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Can Fam Physician. 2009 Nov;55(11):1110-1111.e6.

Identification of cognitive impairment and mental illness in elderly homeless men: Before and after access to primary health care.

Author information

1
Pender Community Health Centre, 59 Pender St W, Vancouver, BC V6B 1R3. david.joyce@utoronto.ca

Abstract

OBJECTIVE:

To describe the occurrence of mental health problems and cognitive impairment in a group of elderly homeless men and to demonstrate how clinical examination and screening tests used in a shelter setting might be helpful in identifying mental illness and cognitive impairment.

DESIGN:

Cross-sectional study including face-to-face interviews and review of medical records.

SETTING:

A community-based homeless shelter in an urban metropolitan centre (Toronto, Ont).

PARTICIPANTS:

A total of 49 male participants 55 years of age or older. The average duration of homelessness was 8.8 (SD 10.2) years.

METHODS:

Participants were admitted to a community-based shelter that offered access to regular meals, personal support and housing workers, nursing, and a primary care physician. Medical chart review was undertaken to identify mental illness or cognitive impairment diagnosed either before or after admission to the facility. The 15-item Geriatric Depression Scale (GDS-15) and the Folstein Mini-Mental State Examination (MMSE) were administered.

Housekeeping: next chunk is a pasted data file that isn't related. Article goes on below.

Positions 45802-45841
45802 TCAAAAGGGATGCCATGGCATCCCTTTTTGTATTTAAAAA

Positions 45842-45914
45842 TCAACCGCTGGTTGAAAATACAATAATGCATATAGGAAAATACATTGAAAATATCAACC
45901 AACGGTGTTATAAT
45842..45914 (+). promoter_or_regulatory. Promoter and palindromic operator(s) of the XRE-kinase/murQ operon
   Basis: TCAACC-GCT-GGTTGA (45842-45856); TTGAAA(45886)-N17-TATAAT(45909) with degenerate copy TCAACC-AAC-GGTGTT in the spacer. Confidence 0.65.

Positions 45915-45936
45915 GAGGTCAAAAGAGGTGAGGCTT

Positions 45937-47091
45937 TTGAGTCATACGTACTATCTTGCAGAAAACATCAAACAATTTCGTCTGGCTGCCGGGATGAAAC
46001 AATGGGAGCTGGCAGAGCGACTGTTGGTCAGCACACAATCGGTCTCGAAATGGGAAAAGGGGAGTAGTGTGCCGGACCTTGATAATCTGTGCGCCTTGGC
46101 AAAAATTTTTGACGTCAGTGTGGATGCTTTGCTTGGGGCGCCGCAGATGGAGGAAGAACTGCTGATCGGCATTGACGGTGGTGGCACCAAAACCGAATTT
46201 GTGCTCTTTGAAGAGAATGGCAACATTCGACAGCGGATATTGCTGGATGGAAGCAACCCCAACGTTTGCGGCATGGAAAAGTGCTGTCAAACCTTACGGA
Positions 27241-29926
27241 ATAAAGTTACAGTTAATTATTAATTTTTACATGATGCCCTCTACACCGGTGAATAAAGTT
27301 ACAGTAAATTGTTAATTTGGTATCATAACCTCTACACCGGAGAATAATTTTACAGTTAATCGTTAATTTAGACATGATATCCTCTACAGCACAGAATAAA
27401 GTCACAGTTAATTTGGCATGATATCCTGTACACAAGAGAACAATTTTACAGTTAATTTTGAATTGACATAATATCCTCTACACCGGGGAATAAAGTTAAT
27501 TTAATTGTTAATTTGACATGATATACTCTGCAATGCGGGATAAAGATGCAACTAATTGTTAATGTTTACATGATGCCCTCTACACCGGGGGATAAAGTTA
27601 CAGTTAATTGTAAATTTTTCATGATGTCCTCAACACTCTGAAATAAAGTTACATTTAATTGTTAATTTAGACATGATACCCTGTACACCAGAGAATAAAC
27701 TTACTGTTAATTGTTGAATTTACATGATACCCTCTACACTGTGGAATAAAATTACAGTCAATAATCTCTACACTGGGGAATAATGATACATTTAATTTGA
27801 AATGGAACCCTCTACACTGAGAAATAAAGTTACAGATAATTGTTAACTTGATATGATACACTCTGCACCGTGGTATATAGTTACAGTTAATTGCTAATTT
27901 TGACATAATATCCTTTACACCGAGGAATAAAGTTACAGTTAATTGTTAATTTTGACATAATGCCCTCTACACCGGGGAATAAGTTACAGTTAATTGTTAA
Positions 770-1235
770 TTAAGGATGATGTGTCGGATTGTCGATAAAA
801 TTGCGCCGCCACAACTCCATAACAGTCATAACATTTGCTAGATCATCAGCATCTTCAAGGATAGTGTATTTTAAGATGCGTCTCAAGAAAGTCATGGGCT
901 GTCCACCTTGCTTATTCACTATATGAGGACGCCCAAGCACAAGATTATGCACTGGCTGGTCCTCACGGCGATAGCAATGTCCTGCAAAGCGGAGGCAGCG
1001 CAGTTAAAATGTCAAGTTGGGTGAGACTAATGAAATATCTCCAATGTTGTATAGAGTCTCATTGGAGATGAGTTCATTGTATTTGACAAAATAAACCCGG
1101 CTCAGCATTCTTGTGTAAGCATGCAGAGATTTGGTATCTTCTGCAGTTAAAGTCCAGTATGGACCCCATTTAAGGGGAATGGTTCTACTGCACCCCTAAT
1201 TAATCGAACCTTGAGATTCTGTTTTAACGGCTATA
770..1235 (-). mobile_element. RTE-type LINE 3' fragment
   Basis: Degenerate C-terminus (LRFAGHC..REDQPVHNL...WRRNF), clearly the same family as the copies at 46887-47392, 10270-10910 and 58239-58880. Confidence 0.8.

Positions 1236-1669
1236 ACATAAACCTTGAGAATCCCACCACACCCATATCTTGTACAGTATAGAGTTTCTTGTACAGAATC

MAIN OUTCOME MEASURE:

Previous or new diagnosis of mental illness or cognitive impairment.

RESULTS:

Thirty-six of the participants (73.5%) had previous or new diagnoses. The most prevalent diagnosis was schizophrenia or psychotic disorders (n = 17), followed by depression (n = 11), anxiety disorders (n = 3), cognitive impairment (n = 8), and bipolar affective disorder (n = 1). A total of 37% of participants were given new mental health diagnoses during the study. The GDS-15 identified 9 people with depression and the MMSE uncovered 11 individuals with cognitive impairment who had not been previously diagnosed.

CONCLUSION:

This study suggests that providing access to primary care physicians and other services in a community-based shelter program can assist in identification of mental illness and cognitive impairment in elderly homeless men. Use of brief screening tools for depression and cognitive impairment (like the GDS-15 and the MMSE) could be helpful in this highrisk group.

PMID:
19910602
PMCID:
PMC2776807
[Indexed for MEDLINE]
Free PMC Article
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